(Continued from Day 1)
Throughout the night my body kept rolling to the right due to the uneven ground, around 3:00AM I had a great sensation to pee begin, tree hyraxes (large fluffy rodents) made loud calls all through the night until 5:00AM, and then at 6:00AM the birds started. Once I heard the birds start, I knew it was dawn and eagerly wiggled out of my sleeping bag cocoon and promptly relieved myself behind our tent ready to be done with that awful night of sleep. Over breakfast of eggs, toast, bacon, sausage, porridge, and chai, Scott told me that his night hadn’t been any better. His mind was plagued with worries of elephants the whole night and one time he thought he heard elephant footsteps and grumblings, which caused him to freeze perfectly still and scarcely breathe for a full half an hour as his sleep-deprived brain reasoned that if he moved the elephant would surely be startled and charge the tent. His worries proved to be unfounded though as the guide confirmed in the morning that no elephants had been near the camp that night.
We left camp around 10:00AM and hiked up and up through the hills of Spanish Moss draped trees, turning to bamboo forests, changing again to a bare, burned forest with rocky and soggy ground underfoot.
Farther up, the vegetation changed to tall grasslands with chest-high yellow and green grasses. We walked on and on, combing the grass between our fingers, until we finally reached the top of a steep ridge where we would have lunch.
From this lunch point until our campsite for that night we were in the clouds. The air was cold, wet, and rather miserable inside the cloud. The land we were crossing was over-saturated with water and one had to quickly jump from one small clump of tall grass to the next to avoid sinking into the wet ground.
Of course, one can only accurately hop to so many clumps of grass and eventually I took a spill and ended up knee-deep in cold, muddy water. Uggh! For the second night in a row the porters and Maina would be drying my shoes and socks around the fire.
When we reached our campsite it was raining. My body was cold and soaked from both my fall and the rain. While I’d had my brave, “tough-girl” face on for the past few hours, when we reached camp I was so thankful to see that the porters already had our tent set up that I immediately dove into it delighting in the dry, wind-free shelter. I quickly changed into fresh, warm long johns and wool socks, leaving my soggy wet pants and socks in a heap at the corner of our tent. Ahh, so much better!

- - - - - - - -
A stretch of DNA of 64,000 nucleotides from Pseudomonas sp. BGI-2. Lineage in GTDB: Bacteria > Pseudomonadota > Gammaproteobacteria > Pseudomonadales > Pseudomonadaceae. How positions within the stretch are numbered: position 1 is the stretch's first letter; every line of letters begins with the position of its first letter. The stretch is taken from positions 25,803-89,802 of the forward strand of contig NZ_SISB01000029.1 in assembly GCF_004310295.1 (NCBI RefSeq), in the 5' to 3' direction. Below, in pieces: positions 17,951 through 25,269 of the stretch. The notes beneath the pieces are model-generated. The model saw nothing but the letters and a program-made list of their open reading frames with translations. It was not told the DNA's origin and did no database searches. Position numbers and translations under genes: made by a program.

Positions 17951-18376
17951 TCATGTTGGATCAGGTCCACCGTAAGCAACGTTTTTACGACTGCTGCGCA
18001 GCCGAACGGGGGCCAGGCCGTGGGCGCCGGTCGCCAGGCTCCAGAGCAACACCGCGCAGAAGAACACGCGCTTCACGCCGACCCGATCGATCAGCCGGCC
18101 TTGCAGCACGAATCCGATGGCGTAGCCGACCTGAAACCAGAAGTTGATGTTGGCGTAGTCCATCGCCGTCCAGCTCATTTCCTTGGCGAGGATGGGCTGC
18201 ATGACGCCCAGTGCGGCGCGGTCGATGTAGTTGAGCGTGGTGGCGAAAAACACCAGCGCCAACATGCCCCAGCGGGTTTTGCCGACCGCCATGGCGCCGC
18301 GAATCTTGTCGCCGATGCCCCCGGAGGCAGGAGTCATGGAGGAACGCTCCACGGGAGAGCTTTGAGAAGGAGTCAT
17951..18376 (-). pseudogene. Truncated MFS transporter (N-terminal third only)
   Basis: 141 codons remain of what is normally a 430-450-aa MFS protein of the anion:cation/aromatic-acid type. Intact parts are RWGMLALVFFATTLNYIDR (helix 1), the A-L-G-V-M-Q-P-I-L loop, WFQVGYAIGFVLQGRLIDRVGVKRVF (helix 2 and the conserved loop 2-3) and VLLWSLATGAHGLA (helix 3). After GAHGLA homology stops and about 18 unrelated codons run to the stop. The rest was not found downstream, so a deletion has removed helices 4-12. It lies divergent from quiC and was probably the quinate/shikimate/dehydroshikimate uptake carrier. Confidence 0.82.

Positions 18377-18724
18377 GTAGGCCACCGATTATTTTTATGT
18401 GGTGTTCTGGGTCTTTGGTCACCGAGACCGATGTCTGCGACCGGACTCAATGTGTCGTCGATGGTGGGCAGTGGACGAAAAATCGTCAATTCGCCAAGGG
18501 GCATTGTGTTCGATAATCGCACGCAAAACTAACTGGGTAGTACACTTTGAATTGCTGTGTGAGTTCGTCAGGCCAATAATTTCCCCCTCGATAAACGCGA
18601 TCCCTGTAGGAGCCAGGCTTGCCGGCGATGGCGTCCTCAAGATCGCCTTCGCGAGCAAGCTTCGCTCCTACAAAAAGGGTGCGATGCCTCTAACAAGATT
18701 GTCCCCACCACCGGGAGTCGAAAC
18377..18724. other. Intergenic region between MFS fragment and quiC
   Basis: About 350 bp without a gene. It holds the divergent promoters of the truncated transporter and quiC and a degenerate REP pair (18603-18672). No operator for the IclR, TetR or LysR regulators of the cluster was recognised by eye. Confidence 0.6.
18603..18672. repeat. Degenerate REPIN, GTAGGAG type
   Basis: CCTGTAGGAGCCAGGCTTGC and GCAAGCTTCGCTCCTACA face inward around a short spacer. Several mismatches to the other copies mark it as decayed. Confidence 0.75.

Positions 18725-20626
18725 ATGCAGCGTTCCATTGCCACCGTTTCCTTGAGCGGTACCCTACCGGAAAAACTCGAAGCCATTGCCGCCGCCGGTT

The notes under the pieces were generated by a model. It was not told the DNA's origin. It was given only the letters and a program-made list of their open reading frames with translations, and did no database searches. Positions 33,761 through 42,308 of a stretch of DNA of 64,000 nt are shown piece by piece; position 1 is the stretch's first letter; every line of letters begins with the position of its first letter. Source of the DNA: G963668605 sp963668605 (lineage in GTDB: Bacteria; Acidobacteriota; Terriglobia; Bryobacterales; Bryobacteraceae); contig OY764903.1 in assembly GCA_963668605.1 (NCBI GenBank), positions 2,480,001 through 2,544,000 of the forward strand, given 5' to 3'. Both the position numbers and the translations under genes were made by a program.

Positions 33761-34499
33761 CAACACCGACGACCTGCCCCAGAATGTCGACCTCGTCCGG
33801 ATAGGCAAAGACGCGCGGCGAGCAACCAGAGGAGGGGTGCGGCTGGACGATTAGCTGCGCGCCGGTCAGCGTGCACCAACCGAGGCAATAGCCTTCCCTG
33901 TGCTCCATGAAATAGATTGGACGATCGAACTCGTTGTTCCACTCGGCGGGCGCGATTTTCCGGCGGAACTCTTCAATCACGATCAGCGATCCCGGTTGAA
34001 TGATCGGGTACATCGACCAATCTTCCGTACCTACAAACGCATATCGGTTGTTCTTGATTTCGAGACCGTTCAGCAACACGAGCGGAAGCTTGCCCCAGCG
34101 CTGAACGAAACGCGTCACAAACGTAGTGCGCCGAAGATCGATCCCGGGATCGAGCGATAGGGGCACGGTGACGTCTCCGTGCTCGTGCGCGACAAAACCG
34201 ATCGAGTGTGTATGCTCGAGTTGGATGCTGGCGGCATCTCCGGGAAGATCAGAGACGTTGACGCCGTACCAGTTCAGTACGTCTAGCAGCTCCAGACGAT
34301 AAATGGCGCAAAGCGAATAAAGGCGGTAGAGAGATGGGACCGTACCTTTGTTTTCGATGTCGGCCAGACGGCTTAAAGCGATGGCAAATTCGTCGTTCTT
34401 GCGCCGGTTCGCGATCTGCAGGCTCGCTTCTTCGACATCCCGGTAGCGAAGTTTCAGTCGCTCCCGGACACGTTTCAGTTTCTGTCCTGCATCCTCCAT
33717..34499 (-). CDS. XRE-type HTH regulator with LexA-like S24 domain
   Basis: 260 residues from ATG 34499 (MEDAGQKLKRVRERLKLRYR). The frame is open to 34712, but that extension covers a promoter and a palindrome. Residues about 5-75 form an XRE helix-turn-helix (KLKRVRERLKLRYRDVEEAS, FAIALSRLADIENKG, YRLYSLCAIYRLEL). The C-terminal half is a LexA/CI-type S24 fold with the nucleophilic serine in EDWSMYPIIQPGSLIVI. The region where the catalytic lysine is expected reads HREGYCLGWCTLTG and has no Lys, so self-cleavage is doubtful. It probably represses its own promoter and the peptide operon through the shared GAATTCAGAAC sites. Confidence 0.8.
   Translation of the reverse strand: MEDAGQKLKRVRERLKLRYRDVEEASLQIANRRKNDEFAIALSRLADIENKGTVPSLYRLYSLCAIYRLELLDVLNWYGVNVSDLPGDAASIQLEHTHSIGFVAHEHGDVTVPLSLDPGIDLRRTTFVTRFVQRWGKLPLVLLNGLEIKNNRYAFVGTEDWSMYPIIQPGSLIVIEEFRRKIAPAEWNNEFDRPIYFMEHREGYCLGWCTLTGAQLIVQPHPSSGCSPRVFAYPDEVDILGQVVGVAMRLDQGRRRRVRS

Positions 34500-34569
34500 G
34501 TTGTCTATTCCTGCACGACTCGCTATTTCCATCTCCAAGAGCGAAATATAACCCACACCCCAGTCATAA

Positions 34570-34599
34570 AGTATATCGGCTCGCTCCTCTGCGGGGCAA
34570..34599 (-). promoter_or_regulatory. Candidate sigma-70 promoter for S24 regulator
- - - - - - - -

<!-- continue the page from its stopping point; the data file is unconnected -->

Eventually, Georgie beckoned us out of our tent with “Tea is ready.” Once seated in the kitchen tent, I took off my wet shoes I had worn over to the tent and Scott brought them, and all my wet clothes apologetically over to the crew around the fire outside so my stuff could dry. The crew gamely rigged up a drying method, hanging my shoes from sticks stuck in the ground and hanging everything else on a multi-branched limb, which they stuck in the ground and occasionally took up and “roasted” over the fire like nyoma choma.
Inside the kitchen tent it was warm and the hot tea and accompanying freshly fried mandazi were quite welcome. Since I couldn’t move without my shoes, I just sat and stayed in the warm, but smoky, kitchen tent for a few hours watching Moses prepare our dinner of oxtail stew (made from a seasoning packet), ground beef and vegetables (fresh vegetables which he chopped by hand with a cutting board in his lap) with spaghetti, and fresh fruit. After a while it stopped raining and the sky cleared. Georgie gave me his sandals so I could get up and walk around. Once outside, I looked around more carefully and realized that though the place was a bit barren, it was beautiful in its own way. The fact that we were some of the very few people to ever see this place magnified its untouched beauty and lent us a feeling of being explorers on a maiden trekking expedition.
After dinner, I retrieved our now dry shoes, socks, and pants from the campfire and we retired to bed. Despite waking up several times that night shivering and having to jab my icicle fingers into my armpits, between my thighs, or inside my clothes on my warm belly, I always fell right back asleep as I was on level ground and exhausted from not sleeping well the night before. Scott on the other hand, whose sleeping bag’s zipper we could not get to work, became very cold and shivered miserably most of the night.
To be continued . . .